When a dispute arises between two or more parties, the parties may want to try to reach an agreement which is a reciprocal compromise for both parties. The terms of such an agreement are often contained within a settlement agreement. Reaching an agreement and entering into a settlement agreement can help avoid litigation costs and provides more certainty in a matter.
It is common for settlement agreements to contain a confidentiality clause that requires both parties to keep the terms of the settlement agreement and the circumstances concerning termination confidential. As a result, sometimes settlement agreements can be referred to as non-disclosure agreements as they often seek to prevent the disclosure of certain information. Over the last year such agreements and the confidentiality clauses contained within them have come into sharp focus.
There are usually a handful of exceptions to the general rule that the terms of the agreement and circumstances surrounding it will be kept confidential by the employee signing the agreement. These exceptions are wide and varied and some examples of this can be seen below. The examples below particularly focus on situations where the employee tells the following people or bodies about the terms of the agreement or the circumstances leading up to it:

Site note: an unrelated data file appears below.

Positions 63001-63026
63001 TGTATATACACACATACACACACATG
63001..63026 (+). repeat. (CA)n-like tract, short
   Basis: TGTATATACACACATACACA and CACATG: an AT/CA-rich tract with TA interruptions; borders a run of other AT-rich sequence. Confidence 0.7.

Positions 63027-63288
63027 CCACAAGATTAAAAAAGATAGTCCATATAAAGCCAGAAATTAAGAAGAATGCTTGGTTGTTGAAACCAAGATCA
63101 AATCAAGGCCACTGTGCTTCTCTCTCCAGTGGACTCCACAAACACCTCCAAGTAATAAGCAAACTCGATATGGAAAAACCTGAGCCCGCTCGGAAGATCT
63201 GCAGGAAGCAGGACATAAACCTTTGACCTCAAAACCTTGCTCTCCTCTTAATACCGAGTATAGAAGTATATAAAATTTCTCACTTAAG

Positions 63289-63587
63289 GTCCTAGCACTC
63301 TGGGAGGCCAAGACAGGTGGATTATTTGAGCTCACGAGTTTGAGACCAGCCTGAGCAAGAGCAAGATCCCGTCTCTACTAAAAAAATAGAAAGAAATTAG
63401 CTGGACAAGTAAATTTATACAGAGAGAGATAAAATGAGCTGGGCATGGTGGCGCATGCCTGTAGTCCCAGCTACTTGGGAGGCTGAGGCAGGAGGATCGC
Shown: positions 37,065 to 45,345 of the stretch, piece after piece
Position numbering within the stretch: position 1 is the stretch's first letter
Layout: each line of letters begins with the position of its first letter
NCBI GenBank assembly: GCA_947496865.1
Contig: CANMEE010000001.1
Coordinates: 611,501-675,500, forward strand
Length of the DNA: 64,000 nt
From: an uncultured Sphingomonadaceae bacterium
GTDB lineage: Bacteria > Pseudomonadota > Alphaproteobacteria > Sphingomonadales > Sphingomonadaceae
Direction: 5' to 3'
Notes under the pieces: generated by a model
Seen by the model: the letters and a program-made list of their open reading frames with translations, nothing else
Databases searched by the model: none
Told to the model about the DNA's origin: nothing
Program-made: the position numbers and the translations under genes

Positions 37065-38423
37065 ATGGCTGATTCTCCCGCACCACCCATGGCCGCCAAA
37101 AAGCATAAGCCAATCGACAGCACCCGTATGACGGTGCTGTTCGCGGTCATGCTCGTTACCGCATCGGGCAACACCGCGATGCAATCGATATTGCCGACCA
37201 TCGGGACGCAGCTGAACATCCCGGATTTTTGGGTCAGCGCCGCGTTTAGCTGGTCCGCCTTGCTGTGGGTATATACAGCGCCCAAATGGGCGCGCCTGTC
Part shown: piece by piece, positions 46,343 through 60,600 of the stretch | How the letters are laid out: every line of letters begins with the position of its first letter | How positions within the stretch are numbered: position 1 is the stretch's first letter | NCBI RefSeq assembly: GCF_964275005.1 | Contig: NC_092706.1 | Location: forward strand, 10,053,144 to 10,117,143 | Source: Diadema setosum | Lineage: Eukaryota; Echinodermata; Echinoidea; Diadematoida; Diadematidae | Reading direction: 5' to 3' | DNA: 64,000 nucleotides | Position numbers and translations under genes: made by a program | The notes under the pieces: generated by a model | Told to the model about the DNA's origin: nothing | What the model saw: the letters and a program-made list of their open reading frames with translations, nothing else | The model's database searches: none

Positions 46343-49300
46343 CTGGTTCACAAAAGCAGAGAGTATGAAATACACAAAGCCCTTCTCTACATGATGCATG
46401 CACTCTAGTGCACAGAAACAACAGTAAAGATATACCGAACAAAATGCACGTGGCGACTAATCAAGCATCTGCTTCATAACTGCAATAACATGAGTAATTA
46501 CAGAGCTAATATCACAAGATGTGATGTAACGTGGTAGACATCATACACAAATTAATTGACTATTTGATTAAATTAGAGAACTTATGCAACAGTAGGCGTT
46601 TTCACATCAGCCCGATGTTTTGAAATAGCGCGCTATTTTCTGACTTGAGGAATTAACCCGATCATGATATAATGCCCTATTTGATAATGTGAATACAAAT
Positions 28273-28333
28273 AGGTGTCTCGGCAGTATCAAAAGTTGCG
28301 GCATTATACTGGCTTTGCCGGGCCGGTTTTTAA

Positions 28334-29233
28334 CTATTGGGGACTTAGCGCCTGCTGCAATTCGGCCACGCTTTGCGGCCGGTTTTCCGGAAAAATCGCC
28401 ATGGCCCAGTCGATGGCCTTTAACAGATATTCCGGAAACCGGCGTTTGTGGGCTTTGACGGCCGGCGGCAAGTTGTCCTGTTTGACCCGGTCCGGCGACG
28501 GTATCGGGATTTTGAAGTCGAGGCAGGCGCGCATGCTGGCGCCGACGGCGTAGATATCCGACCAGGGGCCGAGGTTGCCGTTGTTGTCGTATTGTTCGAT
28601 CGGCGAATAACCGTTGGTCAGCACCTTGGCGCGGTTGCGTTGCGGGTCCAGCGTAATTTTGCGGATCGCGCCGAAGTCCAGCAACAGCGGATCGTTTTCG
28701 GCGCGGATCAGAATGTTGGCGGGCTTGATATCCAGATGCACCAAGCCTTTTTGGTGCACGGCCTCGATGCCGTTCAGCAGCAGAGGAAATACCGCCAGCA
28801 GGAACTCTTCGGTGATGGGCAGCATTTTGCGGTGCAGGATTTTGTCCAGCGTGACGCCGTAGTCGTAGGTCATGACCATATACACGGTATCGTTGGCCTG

- Their spouse, civil partner, partner or immediate family;
- any person owing the employee a duty of confidentiality in respect of information the employee discloses to them, including their legal or tax advisers or persons providing them with medical, therapeutic, counselling or support services;
- the employee’s insurer for the purposes of processing a claim for loss of employment;
- the employee’s recruitment consultant or prospective employer to the extent necessary to discuss their employment history; and
- any government benefits agency for the purposes of a claim being made for benefits.
Whilst an employer may want to ensure the terms and circumstances surrounding a settlement agreement remain confidential it is important to ensure that the agreement and particularly the confidentiality clauses are well drafted. This means that the agreement is less likely to be disputed and helps to ensure that there isn’t any unfavourable publicity in the future or any breach of an employer’s legal obligations to the employee.
In part two of this briefing I will discuss how to keep more general information, such as key business information, confidential and the general exceptions to this that are often found in settlement agreements.
For more information call Emma Monk on 0121 312 5178 or email Emonk@thursfields.co.uk
Thursfields has a team of Employment Law Experts with offices in Birmingham, Halesowen, Kidderminster, Solihull and Worcester. Whether you are an employer or employee, it’s important you get the right advice at the outset.
DISCLAIMER: The materials in this guidance are provided for general information purposes and do not constitute legal or other professional advice. While the information is considered to be true and correct at the date of publication, changes in circumstances may impact the accuracy and validity of the information. Thursfields Solicitors are not responsible for any errors or omissions, or for any action or decision taken as a result of using the guidance.